Of course these disks are not actually free. They come with magazines that are so full of advertising they are the size of catalogues, yet still charge a cover price of anything up to pounds 3.95 - maybe to cover hernia insurance. So what is on offer in the December issues currently on sale?
Personal Computer World ( pounds 1.95), the classy Cosmo or Esquire of the market, offers three programs. Collect is an 'evaluation' copy of a shareware program for collectors - according to list, of just about anything from dolls and duck decoys to Elvis and, believe it or not, barbed wire.
This version is restricted to antiques, firearms, computer programs, videos, music and people. Each has its own record template - video includes name, stars, director, studio, running time - and could be quite useful if you have the determination to log this sort of information. 'People' turns out to be a contact book - but oddly still includes price paid and addendum value on the template. For doing business in the Middle East, perhaps?
Collect is a typical offering: a cut down version - it takes up 941 kilobytes of disk space - with a request to 'support the shareware concept' and send dollars 24.95 to Alston Labs of Modesto, California, if you want to go on using it, which will get you a full manual, more templates and support.
The other offerings are Machine Nation, a standard shoot-em-up game; and three programs from version 4.5 (not the latest) of Norton Utilities, the system maintenance software. PCW has already provided others on previous disks and they are well worth having. This month's includes Safe Format, which will format a disk but allow you to recover the data on it if you plonk the wrong disk in the drive.
This year there has been an increasing amount of commercial software available on free disks, in cut down form or on a trial basis, including the Sage Bookkeeper accounts package, with a limit of 1,000 transactions - quite a lot for a small trader - Supercalc, the spreadsheet, and the Quicken home accounts program.
The scoop this month goes to Computer Shopper, which has the full ugrade for the Microsoft's Dos 6 operating system on its disk. For many people spending pounds 1.49 on a magazine for version 6.2 will be a lot less bothersome than applying for the upgrade through official channels.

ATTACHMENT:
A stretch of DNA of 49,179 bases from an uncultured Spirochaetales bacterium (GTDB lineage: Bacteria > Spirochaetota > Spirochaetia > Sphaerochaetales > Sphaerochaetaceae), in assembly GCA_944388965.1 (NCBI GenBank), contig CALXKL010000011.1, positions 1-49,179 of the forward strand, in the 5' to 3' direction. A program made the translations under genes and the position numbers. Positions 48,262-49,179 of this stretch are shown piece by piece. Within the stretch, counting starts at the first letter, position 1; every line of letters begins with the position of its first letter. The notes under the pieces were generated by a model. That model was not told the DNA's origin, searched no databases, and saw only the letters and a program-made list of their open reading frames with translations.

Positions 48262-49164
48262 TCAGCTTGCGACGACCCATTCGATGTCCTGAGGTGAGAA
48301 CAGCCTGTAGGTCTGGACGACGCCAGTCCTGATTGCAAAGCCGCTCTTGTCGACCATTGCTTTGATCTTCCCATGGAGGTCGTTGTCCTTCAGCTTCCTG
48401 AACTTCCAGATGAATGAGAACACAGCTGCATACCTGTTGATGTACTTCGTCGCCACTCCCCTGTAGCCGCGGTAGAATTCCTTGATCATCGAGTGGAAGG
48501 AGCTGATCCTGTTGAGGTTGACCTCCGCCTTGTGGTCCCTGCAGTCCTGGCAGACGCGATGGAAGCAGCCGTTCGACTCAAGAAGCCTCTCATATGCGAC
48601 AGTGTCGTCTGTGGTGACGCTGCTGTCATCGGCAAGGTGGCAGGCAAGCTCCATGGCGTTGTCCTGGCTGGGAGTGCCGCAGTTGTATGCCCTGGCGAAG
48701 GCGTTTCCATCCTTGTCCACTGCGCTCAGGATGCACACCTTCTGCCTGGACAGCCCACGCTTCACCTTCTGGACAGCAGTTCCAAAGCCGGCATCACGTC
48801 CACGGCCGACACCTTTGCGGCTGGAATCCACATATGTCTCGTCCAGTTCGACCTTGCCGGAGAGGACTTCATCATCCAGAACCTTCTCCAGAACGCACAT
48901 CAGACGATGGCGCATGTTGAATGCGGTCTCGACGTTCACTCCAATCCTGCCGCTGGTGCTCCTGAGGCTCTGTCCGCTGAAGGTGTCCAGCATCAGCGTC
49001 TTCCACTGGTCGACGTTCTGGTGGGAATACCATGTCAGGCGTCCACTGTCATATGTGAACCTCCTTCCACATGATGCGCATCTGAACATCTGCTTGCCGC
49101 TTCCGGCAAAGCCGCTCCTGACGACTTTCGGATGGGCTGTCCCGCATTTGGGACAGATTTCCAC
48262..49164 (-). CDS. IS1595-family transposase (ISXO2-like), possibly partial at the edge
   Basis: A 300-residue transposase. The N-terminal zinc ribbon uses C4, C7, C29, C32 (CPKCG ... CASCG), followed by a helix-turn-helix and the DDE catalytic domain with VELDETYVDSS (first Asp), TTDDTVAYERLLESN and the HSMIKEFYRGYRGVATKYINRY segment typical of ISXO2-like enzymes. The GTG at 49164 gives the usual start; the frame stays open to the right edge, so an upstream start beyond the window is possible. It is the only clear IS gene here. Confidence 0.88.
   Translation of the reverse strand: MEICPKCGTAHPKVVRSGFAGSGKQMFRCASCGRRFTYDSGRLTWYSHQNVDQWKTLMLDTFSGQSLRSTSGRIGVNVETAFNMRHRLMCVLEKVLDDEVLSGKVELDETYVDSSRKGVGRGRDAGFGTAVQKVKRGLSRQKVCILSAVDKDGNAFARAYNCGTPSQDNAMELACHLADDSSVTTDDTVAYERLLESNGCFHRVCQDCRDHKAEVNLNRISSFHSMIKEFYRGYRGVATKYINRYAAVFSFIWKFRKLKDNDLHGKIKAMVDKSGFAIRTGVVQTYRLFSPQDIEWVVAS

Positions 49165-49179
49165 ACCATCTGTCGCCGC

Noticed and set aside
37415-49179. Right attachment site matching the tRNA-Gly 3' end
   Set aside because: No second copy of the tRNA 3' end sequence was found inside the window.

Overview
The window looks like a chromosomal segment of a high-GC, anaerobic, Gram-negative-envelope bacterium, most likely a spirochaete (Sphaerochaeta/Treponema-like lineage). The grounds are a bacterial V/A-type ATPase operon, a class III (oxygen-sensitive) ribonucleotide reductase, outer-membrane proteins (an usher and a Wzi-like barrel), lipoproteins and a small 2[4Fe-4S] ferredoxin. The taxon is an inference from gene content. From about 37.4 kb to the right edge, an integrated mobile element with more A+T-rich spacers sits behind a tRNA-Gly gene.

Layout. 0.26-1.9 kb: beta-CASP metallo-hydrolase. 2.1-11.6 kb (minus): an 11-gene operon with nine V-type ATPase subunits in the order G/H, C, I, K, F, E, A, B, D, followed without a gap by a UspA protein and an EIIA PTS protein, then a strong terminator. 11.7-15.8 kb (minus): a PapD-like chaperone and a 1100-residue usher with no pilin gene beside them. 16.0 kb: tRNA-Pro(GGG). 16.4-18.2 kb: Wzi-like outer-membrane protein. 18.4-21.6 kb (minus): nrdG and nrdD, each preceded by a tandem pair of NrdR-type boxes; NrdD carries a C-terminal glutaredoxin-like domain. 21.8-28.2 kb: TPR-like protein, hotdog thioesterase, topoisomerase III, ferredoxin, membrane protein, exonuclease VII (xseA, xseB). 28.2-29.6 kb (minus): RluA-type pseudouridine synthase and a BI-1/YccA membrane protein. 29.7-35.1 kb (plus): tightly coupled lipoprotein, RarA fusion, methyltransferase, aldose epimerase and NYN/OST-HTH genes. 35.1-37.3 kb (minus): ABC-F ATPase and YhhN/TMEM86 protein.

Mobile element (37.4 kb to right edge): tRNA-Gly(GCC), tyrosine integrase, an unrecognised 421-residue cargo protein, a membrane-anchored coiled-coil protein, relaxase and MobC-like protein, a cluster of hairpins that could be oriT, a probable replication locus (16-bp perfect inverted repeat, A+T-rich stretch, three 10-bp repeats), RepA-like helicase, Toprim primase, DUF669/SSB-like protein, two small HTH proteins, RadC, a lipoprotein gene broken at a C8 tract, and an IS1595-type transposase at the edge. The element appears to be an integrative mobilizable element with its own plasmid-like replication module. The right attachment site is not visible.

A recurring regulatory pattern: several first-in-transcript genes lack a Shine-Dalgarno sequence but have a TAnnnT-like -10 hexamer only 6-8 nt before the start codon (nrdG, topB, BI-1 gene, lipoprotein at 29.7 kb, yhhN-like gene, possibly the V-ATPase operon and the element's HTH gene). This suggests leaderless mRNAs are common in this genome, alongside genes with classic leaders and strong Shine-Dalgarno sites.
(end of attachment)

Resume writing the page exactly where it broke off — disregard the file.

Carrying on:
What PC? ( pounds 2.25) has two useful looking utilities. Wingroup, lists all the programs on the Windows desktop in a drop- down menu which offers a quick way to find and launch programs among a jumble of icons; Winmap shows the memory use of programs in use. It is a bit esoteric, but its author, Olaf Wess, from Germering in Germany, charmingly offers it as 'careware' - there is no fee, but if you use it, he asks you to donate something to someone in need; clearly an old hippy.
The main offering, Almanac, is a reasonable-looking calendar/organiser which could be useful for those who do not have Lotus, but it breaks one of the golden rules for free disk junkies by too hard a sell. An intrusive 'nag' screen asking for dollars 49.95 to be sent to Impact Software of Chino, California, is compounded by a countdown of the 30-day trial period on the menu bar of the program.
Windows Slam is a table hockey game played against the computer and pretty standard stuff. But Take One breaks another golden rule. An animation system for presentations, it looks like it could be fun, perhaps even useful, but it is far too complicated to work out how to operate it in the two-minute attention span of the free-disk browser. Something for nothing, also implies something for no effort.
The same complaint applies to just about all the programs on the PC Home ( pounds 3.95) disk: Vistapro, a computer visual effects program, Goblins 3 which allows you to 'solve puzzles and escape', Beastball, a futuristic game, and Icon-Do-It which will animate your icons. Maybe people who pay almost pounds 4 for a magazine have greater powers of concentration.
PC Direct ( pounds 1.40) positions itself as a magazine for the serious user, so there are no shoot-em-ups or beer mat cataloguing programs - in fact not even any information about the disk in the magazine.
Unfortunately, this disk was guilty of the cardinal sin: mucking up the system. This happens rarely, but misbehaviour by a house guest is always unacceptable. Smartcat, a utility program which automatically catalogues disks by reading off file information from the directory, managed to close Windows while other files were still open, losing an hour's worth of work in a word-processing file.
PC Today ( pounds 2.95) offers an integrated suite of word processor, database, graphics, spreadsheet and communications programs. It is free, because it is not the latest version, but this kind of offering is really the most pointless. Just about all systems are sold now with basic software like this, and for most basic needs any sensible person is going to invest in a leading commercial package like, Microsoft Works.
Which points to the serious justification, if there is a need for one, for fiddling about with free disks - apart from keeping you off the street on cold November nights for the price of a night at the pub.
Software is still expensive - pounds 30-plus for games, pounds 100-plus for applications. For novices, in particular, to try out different kinds of program, from maintenance utilities to simulation games, would be a costly business. Freeware, shareware, trial offers and working demonstrations all allow users who may have only the most basic software to experiment and gain experience and knowledge. Of course a lot of it is trash, and perhaps very little will find a permanent place on the hard disk. But then, how often do you win on the pools?
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